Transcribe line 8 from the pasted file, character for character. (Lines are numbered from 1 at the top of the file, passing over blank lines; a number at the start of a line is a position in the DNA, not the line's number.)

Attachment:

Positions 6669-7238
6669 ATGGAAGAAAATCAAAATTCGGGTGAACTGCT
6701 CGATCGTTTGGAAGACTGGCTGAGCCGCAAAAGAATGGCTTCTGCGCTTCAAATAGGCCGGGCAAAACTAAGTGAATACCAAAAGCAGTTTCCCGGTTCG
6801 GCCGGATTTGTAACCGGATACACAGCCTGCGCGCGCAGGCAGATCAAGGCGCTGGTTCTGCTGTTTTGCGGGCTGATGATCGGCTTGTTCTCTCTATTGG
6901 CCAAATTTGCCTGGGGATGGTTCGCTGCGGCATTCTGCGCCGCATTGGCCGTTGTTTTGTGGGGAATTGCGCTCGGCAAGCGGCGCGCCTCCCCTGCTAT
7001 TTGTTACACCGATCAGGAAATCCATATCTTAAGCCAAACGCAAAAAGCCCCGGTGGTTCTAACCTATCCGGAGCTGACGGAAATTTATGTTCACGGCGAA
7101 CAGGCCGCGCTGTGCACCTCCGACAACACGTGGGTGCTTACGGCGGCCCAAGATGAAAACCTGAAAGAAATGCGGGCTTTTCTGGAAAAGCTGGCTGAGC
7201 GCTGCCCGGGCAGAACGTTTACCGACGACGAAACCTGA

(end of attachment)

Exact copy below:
7201 GCTGCCCGGGCAGAACGTTTACCGACGACGAAACCTGA